When my colleague reported that her student was uncomfortable with the grade she had earned, I was reminded of a text I had not thought of for a long time. In her powerful and moving memoir Testament_of_Youth_Book_Cover[1]Testament of Youth, Vera Brittain gets to the heart and truth of the learning process more directly than any author I am aware of:

There is still, I think, not enough recognition by teachers of the fact that the desire to think–which is fundamentally a moral problem–must be awakened before learning can occur. Most people wish above all else to be comfortable, and thought is a pre-eminently uncomfortable process.

This insight, along with Simone Weil’s observation that

5395352874_4919fa8d03_z[1]The intelligence can only be led by desire. For there to be desire, there must be pleasure and joy in the work. The intelligence only grows and bears fruit in joy. The joy of learning is as indispensable in study as breathing is in running. Where it is lacking there are no real students, but only poor caricatures of apprentices who, at the end of their apprenticeship, will not even have a trade

has been the basis of my “teaching philosophy” for many years. I often tell my students early in the semester that I consider each new class to be like a rubber band. My job is to see how far I can stretch the rubber band before it snaps.elastic-rubber-band-stretch-top-chef-masters-science-png[1]

Around this time last year I held eleven one-hour oral final exams with the juniors and seniors who were part of my honors colloquium entitled “Beauty and Violence” this last semester. I’ve been teaching for over twenty years, and I cannot recall a class in which the students worked harder, struggled more mightily with new and challenging ideas, and embraced being uncomfortable more than in this one. The issues at hand were of the highest stakes imaginable—it is possible to have an honest faith in the middle of world that challenges just about every one of the traditional ideas we have inherited about God?—and students expressed frequently in class, in writing and on-line just how paradigm-shattering yet strangely attractive the semester’s work was. During her oral exam, one of my students simply said “This class really messed me up—in a good way!” I told Jeanne that evening that this phrase would be a part of all of my course syllabi from now on. Each syllabus used to say “My job is not to tell you what to think. My job is to get you to think.” Now it will simply say “My job is to mess you up—in a good way.”  Did I ever mention that I have the greatest job in the world?BeUncomfortable[1]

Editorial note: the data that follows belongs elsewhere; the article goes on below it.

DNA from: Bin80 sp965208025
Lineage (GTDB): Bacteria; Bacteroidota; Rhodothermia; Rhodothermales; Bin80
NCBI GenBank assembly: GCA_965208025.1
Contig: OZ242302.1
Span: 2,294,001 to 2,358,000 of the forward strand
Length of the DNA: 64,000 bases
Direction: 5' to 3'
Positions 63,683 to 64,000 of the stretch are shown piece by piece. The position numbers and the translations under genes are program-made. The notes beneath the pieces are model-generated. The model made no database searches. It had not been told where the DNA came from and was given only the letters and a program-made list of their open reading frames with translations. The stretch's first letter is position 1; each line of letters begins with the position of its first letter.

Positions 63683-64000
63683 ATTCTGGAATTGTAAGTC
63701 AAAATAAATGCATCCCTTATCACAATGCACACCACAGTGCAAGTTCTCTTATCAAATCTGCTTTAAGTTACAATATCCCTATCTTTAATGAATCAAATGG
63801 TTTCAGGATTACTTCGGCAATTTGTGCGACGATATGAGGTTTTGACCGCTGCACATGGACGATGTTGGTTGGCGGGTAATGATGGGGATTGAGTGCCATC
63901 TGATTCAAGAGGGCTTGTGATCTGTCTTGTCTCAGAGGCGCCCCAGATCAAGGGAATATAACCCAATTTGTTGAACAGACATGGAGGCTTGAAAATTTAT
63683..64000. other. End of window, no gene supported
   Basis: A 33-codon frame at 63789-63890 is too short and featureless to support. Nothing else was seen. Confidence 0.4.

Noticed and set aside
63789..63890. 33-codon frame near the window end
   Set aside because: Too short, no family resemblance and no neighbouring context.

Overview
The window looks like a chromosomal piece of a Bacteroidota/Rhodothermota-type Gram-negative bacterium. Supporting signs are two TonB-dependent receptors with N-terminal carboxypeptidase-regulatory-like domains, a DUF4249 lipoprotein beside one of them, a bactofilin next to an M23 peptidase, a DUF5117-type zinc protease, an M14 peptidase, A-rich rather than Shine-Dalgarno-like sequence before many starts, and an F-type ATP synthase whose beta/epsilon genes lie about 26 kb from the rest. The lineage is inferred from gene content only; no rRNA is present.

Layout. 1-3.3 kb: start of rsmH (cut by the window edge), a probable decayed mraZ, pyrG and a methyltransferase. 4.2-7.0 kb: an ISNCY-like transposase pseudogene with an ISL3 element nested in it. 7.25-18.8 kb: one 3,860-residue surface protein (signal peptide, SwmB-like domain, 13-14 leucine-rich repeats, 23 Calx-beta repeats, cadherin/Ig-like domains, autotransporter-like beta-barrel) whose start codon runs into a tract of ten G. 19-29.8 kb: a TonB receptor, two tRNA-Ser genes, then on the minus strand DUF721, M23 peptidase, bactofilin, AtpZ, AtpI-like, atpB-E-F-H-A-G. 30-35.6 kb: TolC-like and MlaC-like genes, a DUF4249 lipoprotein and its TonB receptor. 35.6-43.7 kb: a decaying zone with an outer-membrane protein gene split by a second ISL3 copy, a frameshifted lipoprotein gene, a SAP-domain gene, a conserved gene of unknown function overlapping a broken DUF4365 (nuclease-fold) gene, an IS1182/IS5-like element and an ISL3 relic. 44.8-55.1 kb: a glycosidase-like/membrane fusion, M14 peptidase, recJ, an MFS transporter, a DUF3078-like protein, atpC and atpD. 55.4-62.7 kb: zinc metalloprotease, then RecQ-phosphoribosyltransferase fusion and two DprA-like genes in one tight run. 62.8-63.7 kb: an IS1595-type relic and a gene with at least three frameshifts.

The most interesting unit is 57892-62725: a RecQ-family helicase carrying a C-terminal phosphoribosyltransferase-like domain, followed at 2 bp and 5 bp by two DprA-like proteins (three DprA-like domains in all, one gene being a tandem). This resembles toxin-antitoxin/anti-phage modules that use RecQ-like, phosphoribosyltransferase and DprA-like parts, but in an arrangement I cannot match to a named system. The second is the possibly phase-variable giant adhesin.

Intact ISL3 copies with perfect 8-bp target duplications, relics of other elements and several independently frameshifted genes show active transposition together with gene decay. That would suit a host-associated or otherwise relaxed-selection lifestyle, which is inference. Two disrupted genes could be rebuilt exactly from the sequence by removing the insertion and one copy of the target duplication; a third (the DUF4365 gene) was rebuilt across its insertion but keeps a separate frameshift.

Defensiveness

images[3]I got into a bad habit a few years ago that I thought I had broken. Over the past several years I have had a dozen or so letters to the editor published by our local city newspaper, usually in response to someone else’s letter to the editor that annoyed the hell out of me. I read the paper on-line, and soon discovered that it is possible to comment on any letter or article immediately, with postings collecting underneath the letter on the screen. Such discussions often go in directions vastly different from what the original letter suggests. The philosopher and teacher in me wants to jump into such discussions, especially when they involve important issues that mean a lot to me. With the recent addition of Facebook-logo-ICON-02[1]Facebook into my life, lately I’ve been finding it hard to resist the temptation.

What happens, though, is not a discussion. The battle lines get drawn instantly on every possible issue between conservative and liberal, religious and non-religious, all protected by the anonymity of a screen name. So “X” calls the writer of the letter under consideration a “bleeding heart” because she is calling for additional funding to be allocated for environmental issues, “Y” calls “X” a “typical Republican moron” because all he/she cares about is his bank account, “X” responds that “Y” must be a Head_up_ass_liberal_zoom3-300x287[1]“liberal with his head up his ass” because global warming is only a theory, several other posters get involved within five minutes, and we’re off the races.